I have been working in the Design Thinking for LibraryServices lab this semester along with my wonderful peer mentors, Sophia McFadden-Keesling and Jordan Gorzalski, and our fearless librarian leaders,Meghan Sitar and Justin Schell. Our work focuses on building a design thinking tool for librarians, but we also use design thinking to create the tool. That’s right—we’re design thinking about design thinking! It’s very meta.
This focus on design thinking means that we’ve spent a lot of time this semester living in the fuzzy front end. That’s a term that basically describes the beginning part of a design process, where you might know what problem you’re trying to solve, but you’re not sure yet how you want to solve them. In the fuzzy front end, you brainstorm all of the different ways that you could approach and handle the problem. From there, you iterate and improve and sometimes go back to the drawing board. For example, my team was tasked with creating a tool that can be used to help librarians understand who they are designing their services for. This semester has been a cycle of brainstorming, prototyping, testing, identifying issues, brainstorming, prototyping, testing, identifying issues, brainstorming…andso on.
Spending so much time in the fuzzy front end of this project has been a positive creative experience, but it can also be frustrating and demoralizing. It’s a lot of ambiguity, after all—with each iteration, we identify new things that we don’t know. And this is where mentorship has been incredibly valuable. My peer mentors, Jordan and Sophia, are experiencing many of the same things I am, and so the three of us can work through the ambiguity together. We spend a lot of time discussing identities, gamification, and other hot-button issues while we are prototyping this exercise, and it means a lot tome to have peer mentors that I can explore hard topics with. Outside of the research lab, we give each other suggestions of classes to take and jobs to apply to.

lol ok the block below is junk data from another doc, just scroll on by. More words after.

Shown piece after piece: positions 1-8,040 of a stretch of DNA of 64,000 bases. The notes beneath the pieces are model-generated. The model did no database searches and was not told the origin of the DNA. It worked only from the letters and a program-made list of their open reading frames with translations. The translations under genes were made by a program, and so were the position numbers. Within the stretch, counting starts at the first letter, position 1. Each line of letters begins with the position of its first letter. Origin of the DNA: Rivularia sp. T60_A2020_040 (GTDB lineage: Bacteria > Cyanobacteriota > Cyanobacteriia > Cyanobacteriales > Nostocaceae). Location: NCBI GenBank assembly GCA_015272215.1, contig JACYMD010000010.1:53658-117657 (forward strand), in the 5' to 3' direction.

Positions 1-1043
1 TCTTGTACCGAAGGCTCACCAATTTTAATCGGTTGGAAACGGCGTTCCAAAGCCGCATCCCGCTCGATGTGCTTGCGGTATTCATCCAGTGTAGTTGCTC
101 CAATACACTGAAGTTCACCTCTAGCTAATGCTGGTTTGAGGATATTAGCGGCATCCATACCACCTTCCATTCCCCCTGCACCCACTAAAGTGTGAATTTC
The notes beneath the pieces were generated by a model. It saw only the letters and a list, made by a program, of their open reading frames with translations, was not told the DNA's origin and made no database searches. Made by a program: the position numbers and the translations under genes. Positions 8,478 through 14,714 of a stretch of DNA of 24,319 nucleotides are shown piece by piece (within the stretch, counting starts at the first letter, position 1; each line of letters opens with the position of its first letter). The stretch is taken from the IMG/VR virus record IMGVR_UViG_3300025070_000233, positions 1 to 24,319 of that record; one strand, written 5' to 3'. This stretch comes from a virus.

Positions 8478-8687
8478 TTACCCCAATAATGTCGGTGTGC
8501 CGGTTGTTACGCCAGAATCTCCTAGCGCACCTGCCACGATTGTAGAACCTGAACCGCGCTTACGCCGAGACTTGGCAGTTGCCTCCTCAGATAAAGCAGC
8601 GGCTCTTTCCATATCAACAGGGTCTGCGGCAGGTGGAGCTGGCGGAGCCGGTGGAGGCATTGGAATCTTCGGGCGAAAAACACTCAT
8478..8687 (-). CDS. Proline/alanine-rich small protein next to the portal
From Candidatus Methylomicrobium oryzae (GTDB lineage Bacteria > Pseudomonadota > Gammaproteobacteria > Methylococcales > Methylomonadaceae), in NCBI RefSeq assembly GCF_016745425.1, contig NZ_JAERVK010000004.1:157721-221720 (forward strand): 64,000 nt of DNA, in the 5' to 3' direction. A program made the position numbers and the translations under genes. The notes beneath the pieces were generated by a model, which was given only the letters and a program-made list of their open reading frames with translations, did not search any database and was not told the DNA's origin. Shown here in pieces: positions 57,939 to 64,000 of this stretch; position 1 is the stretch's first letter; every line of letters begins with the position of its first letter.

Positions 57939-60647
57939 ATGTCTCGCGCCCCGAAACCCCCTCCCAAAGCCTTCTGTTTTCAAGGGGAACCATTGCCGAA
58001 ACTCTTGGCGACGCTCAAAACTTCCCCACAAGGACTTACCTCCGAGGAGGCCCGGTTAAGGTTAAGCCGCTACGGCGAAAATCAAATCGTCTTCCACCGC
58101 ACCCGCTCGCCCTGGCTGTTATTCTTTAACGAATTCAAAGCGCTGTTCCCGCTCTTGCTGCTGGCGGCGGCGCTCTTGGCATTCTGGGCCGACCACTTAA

Librarians Meghan Sitar and Justin Schell serve as our lab supervisors and our more traditional mentors. In the fuzzy front end of things, they have been instrumental in guiding us through their knowledge of the field and their research process and assuring us that we are in fact on track. They have helpful suggestions for us, but I’ve never felt as though they are taking control of the project—they work very hard to cultivate a sense of partnership in our lab. They have also provided a list of conferences that we can look atto present our work next semester.
I’m excited to keep working with all of these mentors on this project! As we move away from the fuzzy front end and into a more defined stage of the project, I know I’ll have a wonderful team to learn from and lean on.
Caroline Wack graduated from the University of Notre Dame with a degree in American Studies in 2015. After two years working at a telecommunications law firm, she decided to get her master’s degree in Information Science from the University of Michigan. In addition to her work in the design thinking lab, she has participated in the Global Information Engagement Program in South Africa; worked at a dental museum and a business library; and received an internship grant to create an archival plan for Detroit’s Heidelberg Project. Her interests are community engagement, UX in libraries, and makerspaces.